Some of the emerging requirements in the market, says Jones, include adding functionality to push case updates and calendar status reports out to smart phones and other mobile devices, which will help lawyers keep current in their matters.
Legal departments have three extranet choices: They can use extranets created by their outside law firms, they can build their own extranets, or they can contract with a service provider.
The law firm model is a common form. Fenwick & West currently supports more than 20,000 extranets to collaborate with law departments and other clients as well as internally, says Michael Sands, partner and co-chair of its electronic information management group. Fenwick establishes a new shareroom for each matter, providing online access to documents, calendars and other files.
“This is something that we essentially pioneered a decade ago. Sharerooms are an integral and critical part of our practice and delivery of client service,” says Sands. Fenwick provides legal departments with extranets for 20 percent of what it would cost to hire an outside vendor to build an extranet, Kesner adds. Rennagel says her firm offers extranets as a value-added service and absorbs the cost.
While extranets can promote communication and collaboration between a firm and its legal department clients, says Rennagel, law departments sometimes decline to use the firm’s extranets for a variety of reasons–they may have their own extranet or just prefer sending files by e-mail.
Some consultants have predicted that most law departments with good internal IT support will eventually create their own extranets, like DuPont did, to increase efficiencies and maintain better control and reporting of its relationships with firms.
“My guess is that nearly all will do so, either in-house or with a SaaS provider, since companies want to maintain control,” says Scott Giordano, corporate technology counsel at service provider Mitratech. “Firms come and go, so it makes sense for law departments to have their own place for hosting documents and tracking matters,”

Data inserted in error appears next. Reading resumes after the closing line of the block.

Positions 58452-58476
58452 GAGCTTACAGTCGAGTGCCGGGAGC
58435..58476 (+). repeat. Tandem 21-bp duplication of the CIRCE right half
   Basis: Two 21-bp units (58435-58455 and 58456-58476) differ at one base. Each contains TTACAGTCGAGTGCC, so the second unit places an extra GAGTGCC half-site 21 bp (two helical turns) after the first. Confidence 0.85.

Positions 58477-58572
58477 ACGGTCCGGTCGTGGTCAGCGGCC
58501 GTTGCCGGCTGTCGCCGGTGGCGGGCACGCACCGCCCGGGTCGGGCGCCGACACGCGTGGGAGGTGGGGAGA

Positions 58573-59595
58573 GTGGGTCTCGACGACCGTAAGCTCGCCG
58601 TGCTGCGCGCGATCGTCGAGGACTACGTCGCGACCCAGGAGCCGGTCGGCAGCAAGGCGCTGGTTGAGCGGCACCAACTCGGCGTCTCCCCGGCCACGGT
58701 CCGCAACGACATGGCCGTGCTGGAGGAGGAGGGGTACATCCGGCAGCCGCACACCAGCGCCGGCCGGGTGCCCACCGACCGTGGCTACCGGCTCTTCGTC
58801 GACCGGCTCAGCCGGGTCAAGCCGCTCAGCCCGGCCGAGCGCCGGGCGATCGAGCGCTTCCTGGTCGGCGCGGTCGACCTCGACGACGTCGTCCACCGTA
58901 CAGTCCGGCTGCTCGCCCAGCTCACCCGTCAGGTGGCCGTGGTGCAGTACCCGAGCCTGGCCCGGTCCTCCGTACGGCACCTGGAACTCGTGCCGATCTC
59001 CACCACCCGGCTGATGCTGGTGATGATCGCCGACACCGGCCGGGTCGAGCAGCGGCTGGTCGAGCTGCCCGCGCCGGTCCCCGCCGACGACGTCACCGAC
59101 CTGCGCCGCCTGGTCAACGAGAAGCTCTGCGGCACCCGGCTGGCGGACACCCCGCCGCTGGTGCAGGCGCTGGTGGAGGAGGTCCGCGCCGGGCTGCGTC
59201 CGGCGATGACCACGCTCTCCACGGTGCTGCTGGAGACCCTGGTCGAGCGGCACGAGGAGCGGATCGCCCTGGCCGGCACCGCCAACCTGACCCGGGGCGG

Both Jones and Giordano say they can help companies address situations requiring more complex solutions than those offered in a basic extranet.
“Often times we are asked to build systems with specific fields and reports to track thousands (or more) of claims with customized reports,” says Jones. “Usually one cannot specifically configure [standard extranets] to handle sophisticated tracking needs, at least not without significant programming driving up the costs.”
Giordano says his company’s “extraprise collaboration software” provides companies security and accountability, such as the ability to track “who has done what with whom or what document.”
For companies that want their own extranet, Rees Morrison, president of Rees Morrison Associates, suggests contracting with a service provider. “You don’t have to design, host and maintain your own extranets,” he says. “Service providers will let you contract to use their extranet capabilities … and make the step easier to take.”
Morrison cites the example of a legal department that has one-year agreements with a provider, allowing the department to quickly set up an extranet, load documents, and give passwords to law firms and others for access. “When the investigation, discovery effort or due diligence ends, the department can shut down the online shared-access site and get back its documents burned to a CD,” he says. “The savings in time, effort and money can be significant.”